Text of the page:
Monday, March 30, 2009

Gusty Winds and Small Hail Possible Early Tuesday:

After the threat of severe weather much of last week, strong storms could move into our area once again. A strong area of low pressure will be moving across the Northern Plains causing blizzard conditions for the Dakotas. It is this storm system that will drag a cold front down across East Texas early tomorrow morning bringing the threat of thunderstorms. At this time we are not expecting wide spread severe weather however we could see a few reports of hail up to the size of pennies and winds guts to 50 mph as this line moves through. The latest data is pointing to a small threat that a few of these storms could become severe, so we will be monitoring the line very closely as it moves through East Texas tomorrow morning. So what’s the set up for tomorrows morning’s storms?

In the image above, surface wind direction and moisture are indicated by the blue streamlines and green shading. This image is showing south southeasterly winds across East Texas and dewpoint temperatures, or the amount of moisture, in the low 60s. The next image shows the dewpoint temperatures along with the Surfaced Based Lifted Indices, or the difference in temperature of the environmental air and the lifted air from the surface. When ever the LIs are negative, instability is present, which could lead to the development of thunderstorms. The lower the LIs, the greater the instability. As the image shows, LIs are approaching -4 across the southern sections of East Texas.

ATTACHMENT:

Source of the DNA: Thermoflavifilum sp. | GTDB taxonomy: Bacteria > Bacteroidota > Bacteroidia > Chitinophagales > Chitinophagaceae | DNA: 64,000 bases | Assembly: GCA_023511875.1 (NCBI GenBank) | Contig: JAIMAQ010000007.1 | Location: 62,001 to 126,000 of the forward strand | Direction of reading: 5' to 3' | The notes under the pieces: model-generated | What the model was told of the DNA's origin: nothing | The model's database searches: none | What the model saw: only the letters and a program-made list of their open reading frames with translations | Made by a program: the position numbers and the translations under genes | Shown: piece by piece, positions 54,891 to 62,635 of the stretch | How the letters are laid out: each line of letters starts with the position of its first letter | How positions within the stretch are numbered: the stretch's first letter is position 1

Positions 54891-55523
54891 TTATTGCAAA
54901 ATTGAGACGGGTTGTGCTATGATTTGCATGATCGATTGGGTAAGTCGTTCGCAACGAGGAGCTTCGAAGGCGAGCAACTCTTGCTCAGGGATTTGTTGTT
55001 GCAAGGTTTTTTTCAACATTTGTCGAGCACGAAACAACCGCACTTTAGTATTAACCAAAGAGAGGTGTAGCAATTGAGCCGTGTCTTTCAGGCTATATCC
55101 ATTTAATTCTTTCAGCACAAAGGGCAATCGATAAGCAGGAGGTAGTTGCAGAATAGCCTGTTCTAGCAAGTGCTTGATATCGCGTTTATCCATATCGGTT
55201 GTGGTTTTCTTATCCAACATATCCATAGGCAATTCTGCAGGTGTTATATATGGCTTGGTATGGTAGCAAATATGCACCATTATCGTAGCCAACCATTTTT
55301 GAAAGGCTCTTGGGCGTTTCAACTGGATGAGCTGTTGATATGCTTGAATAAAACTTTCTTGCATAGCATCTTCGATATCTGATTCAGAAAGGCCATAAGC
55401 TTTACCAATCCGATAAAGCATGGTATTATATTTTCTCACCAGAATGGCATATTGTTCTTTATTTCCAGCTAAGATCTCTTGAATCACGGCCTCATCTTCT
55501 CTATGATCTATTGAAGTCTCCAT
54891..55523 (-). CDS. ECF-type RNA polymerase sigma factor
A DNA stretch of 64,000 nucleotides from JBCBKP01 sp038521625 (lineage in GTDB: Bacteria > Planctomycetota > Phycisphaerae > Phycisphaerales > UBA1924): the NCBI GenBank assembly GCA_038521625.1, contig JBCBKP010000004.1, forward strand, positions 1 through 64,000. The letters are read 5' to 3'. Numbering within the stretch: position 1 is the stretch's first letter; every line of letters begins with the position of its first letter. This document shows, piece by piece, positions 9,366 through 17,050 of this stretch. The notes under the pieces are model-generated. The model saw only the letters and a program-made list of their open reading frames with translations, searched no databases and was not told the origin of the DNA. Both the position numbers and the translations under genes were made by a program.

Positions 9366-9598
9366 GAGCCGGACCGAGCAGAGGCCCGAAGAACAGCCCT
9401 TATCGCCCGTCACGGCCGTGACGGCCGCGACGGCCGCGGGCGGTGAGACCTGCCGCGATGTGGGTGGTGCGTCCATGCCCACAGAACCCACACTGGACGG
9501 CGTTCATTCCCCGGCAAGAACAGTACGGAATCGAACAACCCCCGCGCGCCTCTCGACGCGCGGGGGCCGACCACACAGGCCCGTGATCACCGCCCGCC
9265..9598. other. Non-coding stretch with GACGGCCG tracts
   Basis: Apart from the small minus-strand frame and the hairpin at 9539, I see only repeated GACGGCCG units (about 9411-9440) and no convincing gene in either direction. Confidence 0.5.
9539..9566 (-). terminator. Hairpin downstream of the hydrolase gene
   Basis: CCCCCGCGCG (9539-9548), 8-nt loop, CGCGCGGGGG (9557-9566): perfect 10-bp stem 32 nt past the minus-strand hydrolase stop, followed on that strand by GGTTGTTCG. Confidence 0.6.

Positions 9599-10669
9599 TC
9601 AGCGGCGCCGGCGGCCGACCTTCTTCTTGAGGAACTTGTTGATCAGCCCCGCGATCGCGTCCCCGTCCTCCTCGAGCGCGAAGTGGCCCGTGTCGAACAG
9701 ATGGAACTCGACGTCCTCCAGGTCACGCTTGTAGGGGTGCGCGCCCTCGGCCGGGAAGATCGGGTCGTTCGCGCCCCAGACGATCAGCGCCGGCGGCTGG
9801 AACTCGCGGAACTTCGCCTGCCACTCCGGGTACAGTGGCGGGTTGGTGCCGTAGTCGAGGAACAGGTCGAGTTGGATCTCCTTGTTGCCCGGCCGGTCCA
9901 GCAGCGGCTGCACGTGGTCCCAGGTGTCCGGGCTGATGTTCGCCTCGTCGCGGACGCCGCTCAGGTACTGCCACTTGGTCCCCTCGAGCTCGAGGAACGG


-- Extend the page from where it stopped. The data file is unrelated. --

In the next image below we can see that the air temperature will be in the mid 60s, outlined in the light orange color. This along with dewpoints in the low 60s will produce a low cloud base or LCL, lifted condensation levels. We look for low LCL to aid in the development of tornadoes.

Finally in the next two images we see the amount of CAPE, convective available potential energy, or buoyancy from air lifted at the surface and from air lifted at its most buoyant point. Both of these images show moderate amounts of CAPE, especially the MUCAPE, air lifted from its most buoyant point. The MUCAPE at the time of thunderstorm initiation is forecast to be over 1500 J/kg, more than sufficient for the development of hail. So why are we not anticipating a large outbreak of severe weather?

With the area of low pressure well to our north, the forcing needed to lift the air to create storms is lacking. We do see and area of added lift with a fast jet streak moving into our area but widespread severe weather is not anticipated. We will be monitoring this developing situation in case any storm gets out of hand tomorrow so stay tuned for the latest.

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